Consider the following example:

Two economies, Cotton Land and Wood Land, have the same resources and produce both cloth and furniture.

Cotton LandWood Land
Without trade, produces
8 bales of cloth
4 pieces of furniture
Without trade, produces
4 bales of cloth
8 pieces of furniture
Time taken to produce
1 bale of cloth = 1 hour
1 piece of furniture = 2 hours
Time taken to produce
1 bale of cloth = 2 hours
1 piece of furniture = 1 hour
With trade
16 bales of cloth
0 bales of furniture
With trade
0 bales of cloth
16 pieces of furniture

Since Cotton Land is more efficient in cloth production, it can double its cloth output to 16 bales a day by transferring all its resources to that industry. By doing so Cotton Land will eliminate its furniture industry. However, it can trade the surplus cloth for furniture.

Similarly, Wood Land can direct all its resources to the production of furniture and produce 16 pieces of furniture. Although its cloth industry will suffer it can trade the surplus pieces of furniture for cloth bales.

Through specialization and trade, the supply of goods in both economies increases, which brings the prices down, making them more affordable.

Law of Comparative Advantage: Even if a country can produce everything more efficiently than another country, there is still scope for trade. A country can maximize its wealth by putting its resources into its most competitive industries, regardless of whether other countries are more competitive in those industries. This is called the law of comparative advantage.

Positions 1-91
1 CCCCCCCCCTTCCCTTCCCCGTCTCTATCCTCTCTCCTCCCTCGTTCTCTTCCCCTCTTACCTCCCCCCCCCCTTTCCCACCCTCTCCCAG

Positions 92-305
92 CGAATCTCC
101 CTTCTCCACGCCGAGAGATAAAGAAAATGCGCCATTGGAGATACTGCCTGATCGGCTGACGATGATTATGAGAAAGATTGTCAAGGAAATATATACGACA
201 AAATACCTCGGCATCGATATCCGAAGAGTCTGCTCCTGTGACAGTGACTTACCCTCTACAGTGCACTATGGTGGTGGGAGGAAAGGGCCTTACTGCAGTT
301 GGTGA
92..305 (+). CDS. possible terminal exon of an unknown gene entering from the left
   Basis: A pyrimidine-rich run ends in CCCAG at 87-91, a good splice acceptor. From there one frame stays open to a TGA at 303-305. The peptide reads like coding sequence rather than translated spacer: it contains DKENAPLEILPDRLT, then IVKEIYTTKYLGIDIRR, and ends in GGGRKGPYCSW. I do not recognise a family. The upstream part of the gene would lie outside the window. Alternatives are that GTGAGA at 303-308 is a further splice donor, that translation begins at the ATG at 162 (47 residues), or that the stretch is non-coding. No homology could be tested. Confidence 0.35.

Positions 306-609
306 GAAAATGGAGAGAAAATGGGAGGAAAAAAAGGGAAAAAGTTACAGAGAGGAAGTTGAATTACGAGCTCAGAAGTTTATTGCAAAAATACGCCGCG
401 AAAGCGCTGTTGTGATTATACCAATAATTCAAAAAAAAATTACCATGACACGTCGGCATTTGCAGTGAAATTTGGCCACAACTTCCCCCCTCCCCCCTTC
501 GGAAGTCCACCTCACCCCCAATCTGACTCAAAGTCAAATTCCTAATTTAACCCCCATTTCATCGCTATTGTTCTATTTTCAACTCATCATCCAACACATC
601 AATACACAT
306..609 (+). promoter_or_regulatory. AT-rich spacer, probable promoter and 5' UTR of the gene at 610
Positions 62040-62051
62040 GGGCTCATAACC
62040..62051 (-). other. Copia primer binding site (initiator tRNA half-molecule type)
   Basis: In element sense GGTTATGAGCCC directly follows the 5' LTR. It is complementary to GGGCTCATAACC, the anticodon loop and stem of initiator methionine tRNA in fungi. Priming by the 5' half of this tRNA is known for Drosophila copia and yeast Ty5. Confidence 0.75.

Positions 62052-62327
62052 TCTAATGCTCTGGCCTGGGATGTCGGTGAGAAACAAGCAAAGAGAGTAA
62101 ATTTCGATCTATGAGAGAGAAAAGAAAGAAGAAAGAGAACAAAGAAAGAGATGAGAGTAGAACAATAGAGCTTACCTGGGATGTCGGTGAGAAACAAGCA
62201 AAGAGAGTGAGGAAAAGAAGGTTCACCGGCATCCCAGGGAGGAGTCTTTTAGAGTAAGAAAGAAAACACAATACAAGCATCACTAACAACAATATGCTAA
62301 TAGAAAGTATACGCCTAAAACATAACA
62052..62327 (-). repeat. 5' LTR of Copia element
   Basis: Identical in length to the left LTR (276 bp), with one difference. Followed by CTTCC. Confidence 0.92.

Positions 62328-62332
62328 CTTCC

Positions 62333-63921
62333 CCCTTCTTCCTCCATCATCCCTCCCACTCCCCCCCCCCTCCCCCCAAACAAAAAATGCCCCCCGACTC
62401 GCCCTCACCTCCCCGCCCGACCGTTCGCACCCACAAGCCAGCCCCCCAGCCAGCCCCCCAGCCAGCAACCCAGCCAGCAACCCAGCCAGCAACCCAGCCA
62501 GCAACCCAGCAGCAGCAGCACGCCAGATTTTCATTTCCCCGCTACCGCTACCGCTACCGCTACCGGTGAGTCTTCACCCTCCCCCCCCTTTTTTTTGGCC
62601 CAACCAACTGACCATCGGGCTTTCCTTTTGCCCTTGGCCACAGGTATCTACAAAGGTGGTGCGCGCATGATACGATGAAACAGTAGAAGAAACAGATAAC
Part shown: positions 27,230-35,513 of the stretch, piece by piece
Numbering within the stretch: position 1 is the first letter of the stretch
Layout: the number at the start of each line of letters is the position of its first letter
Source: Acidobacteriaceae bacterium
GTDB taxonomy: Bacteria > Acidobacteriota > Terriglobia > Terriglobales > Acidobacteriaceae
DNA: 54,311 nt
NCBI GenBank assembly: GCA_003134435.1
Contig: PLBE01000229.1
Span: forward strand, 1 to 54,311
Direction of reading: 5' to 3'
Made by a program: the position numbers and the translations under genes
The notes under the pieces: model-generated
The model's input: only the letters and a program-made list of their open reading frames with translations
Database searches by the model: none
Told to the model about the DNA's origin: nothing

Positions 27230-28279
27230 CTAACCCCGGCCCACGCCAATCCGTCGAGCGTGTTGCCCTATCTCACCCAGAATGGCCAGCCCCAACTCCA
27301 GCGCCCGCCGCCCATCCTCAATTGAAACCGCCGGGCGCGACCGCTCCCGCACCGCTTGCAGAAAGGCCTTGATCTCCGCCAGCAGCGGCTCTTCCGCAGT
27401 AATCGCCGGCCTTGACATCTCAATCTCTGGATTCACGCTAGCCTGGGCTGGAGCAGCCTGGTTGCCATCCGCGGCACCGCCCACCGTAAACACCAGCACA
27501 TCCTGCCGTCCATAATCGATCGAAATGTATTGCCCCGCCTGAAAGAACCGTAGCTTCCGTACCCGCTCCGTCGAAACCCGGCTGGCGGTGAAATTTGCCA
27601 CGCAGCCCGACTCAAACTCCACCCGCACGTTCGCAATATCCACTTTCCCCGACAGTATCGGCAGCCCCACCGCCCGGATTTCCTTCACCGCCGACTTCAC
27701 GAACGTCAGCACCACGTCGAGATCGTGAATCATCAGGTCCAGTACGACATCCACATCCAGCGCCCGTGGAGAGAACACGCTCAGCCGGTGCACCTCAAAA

Suppose Cotton Land produces both cloth and furniture better than Wood Land.

Cotton LandWood Land
Bales of cloth per day102
Pieces of furniture per day53

Cotton Land has an absolute advantage � is more efficient � in the production of both cloth and furniture. However to achieve greater wealth, each country should specialize in the item in which it enjoys greatest advantage among all the products it produces.

In terms of opportunity cost, or the cost of not transferring resources, Cotton Land is twice efficient in producing cloth as furniture.

Opportunity Cost
Cotton Land1 piece of furniture = 2 bales of cloth.
Wood Land1 piece of furniture = 2/3 bales of cloth.

Since Wood Land�s opportunity cost for furniture is less than Cotton Land�s, it makes economic sense for Wood Land to concentrate on furniture.

Cotton Land should continue producing cloth and trade for Wood Land�s furniture. Whereas, Wood Land should concentrate on furniture and trade it for cloth with Cloth Land. Channeling resources into the most productive enterprise in each country will result in more products to trade.

Benefits of diversification: Even though it makes economic sense to allocate resources to the most productive industries, no country wants to rely on only a few products. This makes the country vulnerable to changes in the world economy, such as recession, new trade laws and treaties, and new technologies.

A country that relies too heavily on one product is especially susceptible to market forces. If demand suddenly drops or if a cheaper alternative becomes available, the economy of that country could be damaged.